Some 25,772 coho smolts were released March 29. The release of 175,000 steelhead smolts began April 12 and is ongoing, while a release of 71,248 chum salmon is planned for this week, according to Suagee.


The Conservancy in its original filing in the lower court sought limits of 50,000 hatchery steelhead smolts and 50,000 hatchery coho salmon smolts into the Elwha and its tributaries, and wanted no more than 60 adult steelhead, no more than 30 of which are female, to be removed annually from the river to provide broodstock, according to Peninsula Daily News.


“These hatchery fish will overwhelm the small, fragile wild fish populations that remain in the river, severely impeding or even preventing the full recovery of native anadromous fish,” the Conservancy said in its original court filing, claiming hatchery programs were implemented unlawfully without ESA authorization.


However, the appeals court said that NOAA had “previously endorsed the use of hatcheries in the Elwha River in a 1996 EIS and decision,” and found that a supplemental environmental impact statement was not required, as the Conservancy had asserted, when a previous EIS and comprehensive management plan “had already contemplated” agency actions of the type proposed.


“The subsequent EA reasonably concluded, after thorough analysis, that the risks posed by the hatchery programs were minimal and that approving the programs would have no significant impact on the environment,” the appeals decision said. “The EA also reasonably concluded that the programs were not highly controversial, and the existence of “some” uncertainty did not require an EIS.”


In its court filing (, the federal government also strongly endorsed the hatcheries’ usage.


The Conservancy “misses an important element of the context: hatcheries for most stocks are not new and were critical to conserving the remaining native Elwha fish while the dams were in place and natural survival in the lower river was gravely threatened,” according to the filing. It went on to say that about 95 percent of the most recent chinook salmon returns, listed as threatened under the ESA, are of hatchery origin from a program that has been in existence since 1976.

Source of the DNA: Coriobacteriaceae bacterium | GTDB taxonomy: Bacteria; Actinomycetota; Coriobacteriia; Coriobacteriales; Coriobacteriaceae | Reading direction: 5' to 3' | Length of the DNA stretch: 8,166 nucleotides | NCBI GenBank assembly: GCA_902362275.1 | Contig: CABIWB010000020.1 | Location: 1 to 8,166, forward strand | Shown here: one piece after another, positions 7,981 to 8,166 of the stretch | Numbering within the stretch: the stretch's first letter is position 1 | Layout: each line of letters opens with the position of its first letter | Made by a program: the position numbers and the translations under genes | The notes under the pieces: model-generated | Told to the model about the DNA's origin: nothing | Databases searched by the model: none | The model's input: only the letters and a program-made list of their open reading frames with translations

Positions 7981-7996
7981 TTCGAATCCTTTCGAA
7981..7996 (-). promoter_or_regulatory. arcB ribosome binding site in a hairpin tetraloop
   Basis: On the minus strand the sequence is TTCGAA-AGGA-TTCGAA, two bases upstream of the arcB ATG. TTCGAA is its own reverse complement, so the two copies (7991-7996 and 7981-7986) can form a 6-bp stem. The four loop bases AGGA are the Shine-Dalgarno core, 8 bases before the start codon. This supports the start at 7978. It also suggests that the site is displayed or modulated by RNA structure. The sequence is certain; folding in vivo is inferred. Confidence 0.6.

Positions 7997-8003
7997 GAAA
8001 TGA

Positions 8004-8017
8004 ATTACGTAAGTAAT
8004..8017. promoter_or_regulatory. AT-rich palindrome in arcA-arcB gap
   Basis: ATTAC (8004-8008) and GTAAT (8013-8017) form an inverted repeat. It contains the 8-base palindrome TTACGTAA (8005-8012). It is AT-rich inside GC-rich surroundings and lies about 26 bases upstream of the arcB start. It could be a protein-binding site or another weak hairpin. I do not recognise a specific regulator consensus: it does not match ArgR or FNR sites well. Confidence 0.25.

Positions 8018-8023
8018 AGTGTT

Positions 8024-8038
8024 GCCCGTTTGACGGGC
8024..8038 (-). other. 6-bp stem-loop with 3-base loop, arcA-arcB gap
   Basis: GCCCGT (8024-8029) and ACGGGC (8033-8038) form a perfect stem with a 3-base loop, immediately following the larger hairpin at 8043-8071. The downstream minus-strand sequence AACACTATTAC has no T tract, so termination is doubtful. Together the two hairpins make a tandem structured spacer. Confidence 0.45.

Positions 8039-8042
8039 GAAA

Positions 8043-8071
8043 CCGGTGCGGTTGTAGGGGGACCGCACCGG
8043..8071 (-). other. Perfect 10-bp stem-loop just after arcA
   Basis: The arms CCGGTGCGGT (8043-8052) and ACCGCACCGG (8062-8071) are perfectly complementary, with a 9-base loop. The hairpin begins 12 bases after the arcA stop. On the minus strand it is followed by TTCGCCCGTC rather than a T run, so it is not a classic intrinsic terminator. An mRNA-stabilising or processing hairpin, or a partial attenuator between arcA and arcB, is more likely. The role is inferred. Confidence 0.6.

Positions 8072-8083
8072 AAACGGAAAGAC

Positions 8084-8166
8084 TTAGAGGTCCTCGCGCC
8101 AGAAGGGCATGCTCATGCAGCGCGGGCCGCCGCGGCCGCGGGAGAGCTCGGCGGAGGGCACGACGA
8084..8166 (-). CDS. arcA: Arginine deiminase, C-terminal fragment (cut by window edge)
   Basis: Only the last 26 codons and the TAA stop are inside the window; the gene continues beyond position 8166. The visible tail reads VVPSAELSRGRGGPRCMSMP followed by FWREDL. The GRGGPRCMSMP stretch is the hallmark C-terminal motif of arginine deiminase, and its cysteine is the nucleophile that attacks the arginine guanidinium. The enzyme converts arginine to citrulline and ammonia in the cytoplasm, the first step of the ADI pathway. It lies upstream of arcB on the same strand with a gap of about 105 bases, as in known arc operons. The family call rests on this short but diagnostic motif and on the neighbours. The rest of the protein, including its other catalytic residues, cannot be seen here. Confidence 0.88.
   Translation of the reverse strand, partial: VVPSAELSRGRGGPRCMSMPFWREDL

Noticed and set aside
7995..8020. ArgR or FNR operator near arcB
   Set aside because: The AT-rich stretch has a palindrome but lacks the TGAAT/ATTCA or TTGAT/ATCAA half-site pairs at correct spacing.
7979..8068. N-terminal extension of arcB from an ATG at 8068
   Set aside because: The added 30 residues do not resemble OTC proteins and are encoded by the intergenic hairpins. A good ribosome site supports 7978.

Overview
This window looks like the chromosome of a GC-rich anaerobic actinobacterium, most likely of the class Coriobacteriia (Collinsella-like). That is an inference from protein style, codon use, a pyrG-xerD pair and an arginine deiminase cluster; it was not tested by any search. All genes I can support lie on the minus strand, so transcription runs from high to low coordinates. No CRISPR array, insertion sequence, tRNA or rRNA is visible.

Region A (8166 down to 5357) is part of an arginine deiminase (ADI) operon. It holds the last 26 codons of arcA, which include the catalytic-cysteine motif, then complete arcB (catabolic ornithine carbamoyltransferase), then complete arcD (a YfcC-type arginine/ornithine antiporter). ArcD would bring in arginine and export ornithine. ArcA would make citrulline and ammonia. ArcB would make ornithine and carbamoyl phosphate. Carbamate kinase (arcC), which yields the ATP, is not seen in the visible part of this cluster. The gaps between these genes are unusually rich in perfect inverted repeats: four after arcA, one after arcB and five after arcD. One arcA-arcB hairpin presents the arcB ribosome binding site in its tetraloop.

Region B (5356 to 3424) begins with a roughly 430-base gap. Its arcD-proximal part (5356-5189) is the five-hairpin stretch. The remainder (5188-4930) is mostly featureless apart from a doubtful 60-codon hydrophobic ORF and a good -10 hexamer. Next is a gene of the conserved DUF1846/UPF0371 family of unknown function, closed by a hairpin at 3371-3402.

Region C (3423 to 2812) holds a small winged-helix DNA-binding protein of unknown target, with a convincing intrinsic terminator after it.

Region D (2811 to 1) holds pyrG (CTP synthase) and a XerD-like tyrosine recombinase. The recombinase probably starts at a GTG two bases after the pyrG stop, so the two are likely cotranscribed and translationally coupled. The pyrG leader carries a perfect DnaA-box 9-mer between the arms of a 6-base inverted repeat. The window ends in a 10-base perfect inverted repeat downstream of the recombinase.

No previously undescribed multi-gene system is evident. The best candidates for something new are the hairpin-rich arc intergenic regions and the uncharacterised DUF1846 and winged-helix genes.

“We needed the hatchery to rear native fish to make sure the native species would survive the several years onslaught of all that sediment, and so far, so good,” Suagee told the Peninsula News.


Late summer last year, the Washington Department of Fish and Wildlife designated the Elwha River as a wild steelhead gene bank to help conserve wild steelhead populations. Under that designation, the river is off-limits to releases of steelhead raised in state hatcheries. Steelhead released into the Elwha this year are from the Tribes’ hatchery.


Also see:


--CBB, August 26, 2016, “WDFW Designates Elwha, Nisqually Rivers As Wild Steelhead Gene Banks Off-Limits To Hatchery Fish,”


--CBB, February 20, 2015, “Elwha: Several New Studies Detail Impacts Of Largest Dam Removal Project In US History,”


--CBB, January 31, 2014, “Wild Versus Hatchery: Groups Seek Preliminary Injunction To Halt Or Reduce Elwha Hatchery Releases,”